I doubt that I am the only reader who noted a particularly cruel juxtaposition in the 29 September issue of Times Higher Education. On the one hand was John Martin's well-argued critique of the lack of creativity and connectivity in the UK medical research base ("Healthy, wealthy and wise"). On the other hand was the letter from Declan Mulkeen, director of research programmes at the Medical Research Council, defending the smaller number of grants awarded through the MRC this year.
Mulkeen triumphantly announced that those few grants that had been awarded had risen in value by an average of 23 per cent compared with the previous year. Apparently, this many-eggs-in-few-baskets approach produces "world-class science in a more efficient way" through "healthy competition", which nonetheless favours "well-established investigators and programmes".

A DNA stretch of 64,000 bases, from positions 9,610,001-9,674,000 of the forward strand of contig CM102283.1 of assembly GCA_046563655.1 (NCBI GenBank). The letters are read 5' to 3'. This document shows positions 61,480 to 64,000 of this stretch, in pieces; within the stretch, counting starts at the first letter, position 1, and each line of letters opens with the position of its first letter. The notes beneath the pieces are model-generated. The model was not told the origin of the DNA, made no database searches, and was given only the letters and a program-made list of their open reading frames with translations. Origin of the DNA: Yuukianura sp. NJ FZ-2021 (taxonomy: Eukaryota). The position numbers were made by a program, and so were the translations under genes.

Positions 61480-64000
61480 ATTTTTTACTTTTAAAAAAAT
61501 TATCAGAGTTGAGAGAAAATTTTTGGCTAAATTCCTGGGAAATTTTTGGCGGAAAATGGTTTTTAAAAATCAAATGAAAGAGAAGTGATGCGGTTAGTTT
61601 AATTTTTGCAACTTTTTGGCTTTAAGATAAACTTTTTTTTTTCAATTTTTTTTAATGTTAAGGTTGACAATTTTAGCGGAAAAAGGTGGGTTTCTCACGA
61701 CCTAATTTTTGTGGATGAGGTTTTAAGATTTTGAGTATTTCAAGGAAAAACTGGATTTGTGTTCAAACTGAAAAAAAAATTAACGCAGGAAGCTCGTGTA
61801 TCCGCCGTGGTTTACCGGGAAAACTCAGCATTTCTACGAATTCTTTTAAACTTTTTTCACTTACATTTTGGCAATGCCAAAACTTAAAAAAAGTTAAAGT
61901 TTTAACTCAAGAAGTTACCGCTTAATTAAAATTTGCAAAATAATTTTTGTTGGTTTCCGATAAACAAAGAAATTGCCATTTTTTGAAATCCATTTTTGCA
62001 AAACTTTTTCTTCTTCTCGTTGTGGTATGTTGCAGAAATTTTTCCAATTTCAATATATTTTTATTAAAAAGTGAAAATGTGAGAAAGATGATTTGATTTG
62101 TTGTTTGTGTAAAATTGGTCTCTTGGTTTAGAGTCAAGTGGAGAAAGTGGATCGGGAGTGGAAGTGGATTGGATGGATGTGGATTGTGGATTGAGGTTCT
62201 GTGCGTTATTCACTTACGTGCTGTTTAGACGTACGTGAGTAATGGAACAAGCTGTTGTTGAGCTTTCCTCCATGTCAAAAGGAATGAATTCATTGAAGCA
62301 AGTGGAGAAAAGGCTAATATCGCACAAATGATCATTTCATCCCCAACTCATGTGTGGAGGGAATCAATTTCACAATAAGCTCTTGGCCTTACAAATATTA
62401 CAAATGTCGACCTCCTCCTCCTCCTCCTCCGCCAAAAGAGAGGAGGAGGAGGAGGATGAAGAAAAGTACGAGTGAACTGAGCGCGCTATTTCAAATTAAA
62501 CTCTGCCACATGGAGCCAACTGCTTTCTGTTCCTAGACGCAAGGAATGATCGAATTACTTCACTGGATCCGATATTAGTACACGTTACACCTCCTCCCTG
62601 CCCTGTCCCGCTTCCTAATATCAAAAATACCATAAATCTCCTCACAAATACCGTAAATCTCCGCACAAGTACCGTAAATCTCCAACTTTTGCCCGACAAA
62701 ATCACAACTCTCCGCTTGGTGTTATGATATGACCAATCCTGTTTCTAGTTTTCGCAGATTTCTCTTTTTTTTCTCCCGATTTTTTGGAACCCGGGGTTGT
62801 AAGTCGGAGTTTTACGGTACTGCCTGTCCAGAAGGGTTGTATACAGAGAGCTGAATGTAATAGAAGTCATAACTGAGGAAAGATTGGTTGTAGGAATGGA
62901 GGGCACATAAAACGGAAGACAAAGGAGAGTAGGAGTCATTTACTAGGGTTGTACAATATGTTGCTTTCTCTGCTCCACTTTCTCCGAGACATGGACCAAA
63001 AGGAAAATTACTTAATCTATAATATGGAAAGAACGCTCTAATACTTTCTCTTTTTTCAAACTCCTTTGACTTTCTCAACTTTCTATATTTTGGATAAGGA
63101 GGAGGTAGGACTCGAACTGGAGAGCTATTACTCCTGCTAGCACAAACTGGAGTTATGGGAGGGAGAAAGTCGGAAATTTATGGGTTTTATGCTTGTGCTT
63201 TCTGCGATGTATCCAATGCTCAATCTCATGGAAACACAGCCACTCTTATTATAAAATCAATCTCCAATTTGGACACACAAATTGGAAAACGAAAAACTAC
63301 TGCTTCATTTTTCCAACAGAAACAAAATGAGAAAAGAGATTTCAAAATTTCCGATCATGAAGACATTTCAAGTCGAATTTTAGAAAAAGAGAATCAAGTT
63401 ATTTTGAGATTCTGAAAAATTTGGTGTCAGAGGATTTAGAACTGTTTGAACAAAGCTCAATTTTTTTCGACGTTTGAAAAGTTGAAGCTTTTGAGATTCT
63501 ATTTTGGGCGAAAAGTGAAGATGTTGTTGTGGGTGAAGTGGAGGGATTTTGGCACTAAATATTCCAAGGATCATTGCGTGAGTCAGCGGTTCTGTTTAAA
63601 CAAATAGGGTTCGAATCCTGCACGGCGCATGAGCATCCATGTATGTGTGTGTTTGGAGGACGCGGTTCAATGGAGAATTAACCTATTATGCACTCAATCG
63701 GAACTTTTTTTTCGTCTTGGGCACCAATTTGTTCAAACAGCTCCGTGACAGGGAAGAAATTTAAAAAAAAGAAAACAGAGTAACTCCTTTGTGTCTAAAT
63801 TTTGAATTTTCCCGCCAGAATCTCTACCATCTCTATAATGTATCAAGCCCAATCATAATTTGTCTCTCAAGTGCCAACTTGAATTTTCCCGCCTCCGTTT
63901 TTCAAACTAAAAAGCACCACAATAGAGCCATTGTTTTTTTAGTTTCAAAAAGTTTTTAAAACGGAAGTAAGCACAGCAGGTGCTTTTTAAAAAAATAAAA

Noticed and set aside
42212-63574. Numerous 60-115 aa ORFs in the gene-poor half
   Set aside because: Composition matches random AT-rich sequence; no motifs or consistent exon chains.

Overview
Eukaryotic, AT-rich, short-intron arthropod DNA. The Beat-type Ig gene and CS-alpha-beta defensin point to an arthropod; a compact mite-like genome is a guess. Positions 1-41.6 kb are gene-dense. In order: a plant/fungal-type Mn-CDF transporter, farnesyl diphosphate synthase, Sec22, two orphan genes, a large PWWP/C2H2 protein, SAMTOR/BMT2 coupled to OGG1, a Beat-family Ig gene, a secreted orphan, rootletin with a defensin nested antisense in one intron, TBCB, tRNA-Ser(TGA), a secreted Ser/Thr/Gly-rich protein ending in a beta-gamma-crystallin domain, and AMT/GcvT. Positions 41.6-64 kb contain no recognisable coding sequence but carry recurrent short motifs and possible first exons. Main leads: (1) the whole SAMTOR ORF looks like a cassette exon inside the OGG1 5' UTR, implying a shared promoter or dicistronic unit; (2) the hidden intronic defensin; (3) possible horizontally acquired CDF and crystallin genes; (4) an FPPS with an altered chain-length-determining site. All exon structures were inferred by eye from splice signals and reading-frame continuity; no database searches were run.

In my experience, this Big Science mindset results in few papers with many authors (reflecting a mutual back-scratching survival strategy), published in high-impact journals that permit only highly abbreviated texts. To my mind, confining sponsorship to projects that routinely produce predictable science at a cost of hundreds of thousands of pounds of funding per printed page is hardly "efficient".
When publish-or-perish has been superseded by pounds-or-perish, it is time that the research councils took a more thoughtful and less prescriptive approach to funding, spreading the money more thinly. Researchers who are less experienced and/or more adventurous could then survive in their profession long enough to express their much-needed creativity for the benefit of us all.
Richard Bateman, Kew